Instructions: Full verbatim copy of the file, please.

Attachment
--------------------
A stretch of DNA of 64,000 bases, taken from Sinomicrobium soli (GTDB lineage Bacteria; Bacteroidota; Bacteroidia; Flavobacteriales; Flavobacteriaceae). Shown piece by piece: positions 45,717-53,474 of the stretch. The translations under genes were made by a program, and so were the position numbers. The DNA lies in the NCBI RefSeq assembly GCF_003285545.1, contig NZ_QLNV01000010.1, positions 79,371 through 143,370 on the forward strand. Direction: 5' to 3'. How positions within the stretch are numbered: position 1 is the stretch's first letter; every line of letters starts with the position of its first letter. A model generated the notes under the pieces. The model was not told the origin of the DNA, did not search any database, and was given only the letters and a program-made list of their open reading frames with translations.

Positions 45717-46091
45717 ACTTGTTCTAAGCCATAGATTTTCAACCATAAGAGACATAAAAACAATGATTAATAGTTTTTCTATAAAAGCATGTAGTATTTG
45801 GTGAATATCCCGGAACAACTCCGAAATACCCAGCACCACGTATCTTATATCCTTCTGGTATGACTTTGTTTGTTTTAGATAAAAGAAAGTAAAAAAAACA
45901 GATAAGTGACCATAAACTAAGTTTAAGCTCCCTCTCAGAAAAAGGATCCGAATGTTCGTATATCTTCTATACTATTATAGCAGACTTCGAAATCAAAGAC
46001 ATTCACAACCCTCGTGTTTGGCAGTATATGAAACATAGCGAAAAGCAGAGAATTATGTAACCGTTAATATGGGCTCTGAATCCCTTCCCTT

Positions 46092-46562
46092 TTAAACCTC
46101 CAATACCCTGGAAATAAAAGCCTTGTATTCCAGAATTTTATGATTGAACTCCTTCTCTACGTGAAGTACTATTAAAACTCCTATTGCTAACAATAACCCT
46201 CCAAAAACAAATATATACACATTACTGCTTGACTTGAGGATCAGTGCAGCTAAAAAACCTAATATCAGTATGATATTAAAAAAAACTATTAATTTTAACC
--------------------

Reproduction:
A stretch of DNA of 64,000 bases, taken from Sinomicrobium soli (GTDB lineage Bacteria; Bacteroidota; Bacteroidia; Flavobacteriales; Flavobacteriaceae). Shown piece by piece: positions 45,717-53,474 of the stretch. The translations under genes were made by a program, and so were the position numbers. The DNA lies in the NCBI RefSeq assembly GCF_003285545.1, contig NZ_QLNV01000010.1, positions 79,371 through 143,370 on the forward strand. Direction: 5' to 3'. How positions within the stretch are numbered: position 1 is the stretch's first letter; every line of letters starts with the position of its first letter. A model generated the notes under the pieces. The model was not told the origin of the DNA, did not search any database, and was given only the letters and a program-made list of their open reading frames with translations.

Positions 45717-46091
45717 ACTTGTTCTAAGCCATAGATTTTCAACCATAAGAGACATAAAAACAATGATTAATAGTTTTTCTATAAAAGCATGTAGTATTTG
45801 GTGAATATCCCGGAACAACTCCGAAATACCCAGCACCACGTATCTTATATCCTTCTGGTATGACTTTGTTTGTTTTAGATAAAAGAAAGTAAAAAAAACA
45901 GATAAGTGACCATAAACTAAGTTTAAGCTCCCTCTCAGAAAAAGGATCCGAATGTTCGTATATCTTCTATACTATTATAGCAGACTTCGAAATCAAAGAC
46001 ATTCACAACCCTCGTGTTTGGCAGTATATGAAACATAGCGAAAAGCAGAGAATTATGTAACCGTTAATATGGGCTCTGAATCCCTTCCCTT

Positions 46092-46562
46092 TTAAACCTC
46101 CAATACCCTGGAAATAAAAGCCTTGTATTCCAGAATTTTATGATTGAACTCCTTCTCTACGTGAAGTACTATTAAAACTCCTATTGCTAACAATAACCCT
46201 CCAAAAACAAATATATACACATTACTGCTTGACTTGAGGATCAGTGCAGCTAAAAAACCTAATATCAGTATGATATTAAAAAAAACTATTAATTTTAACC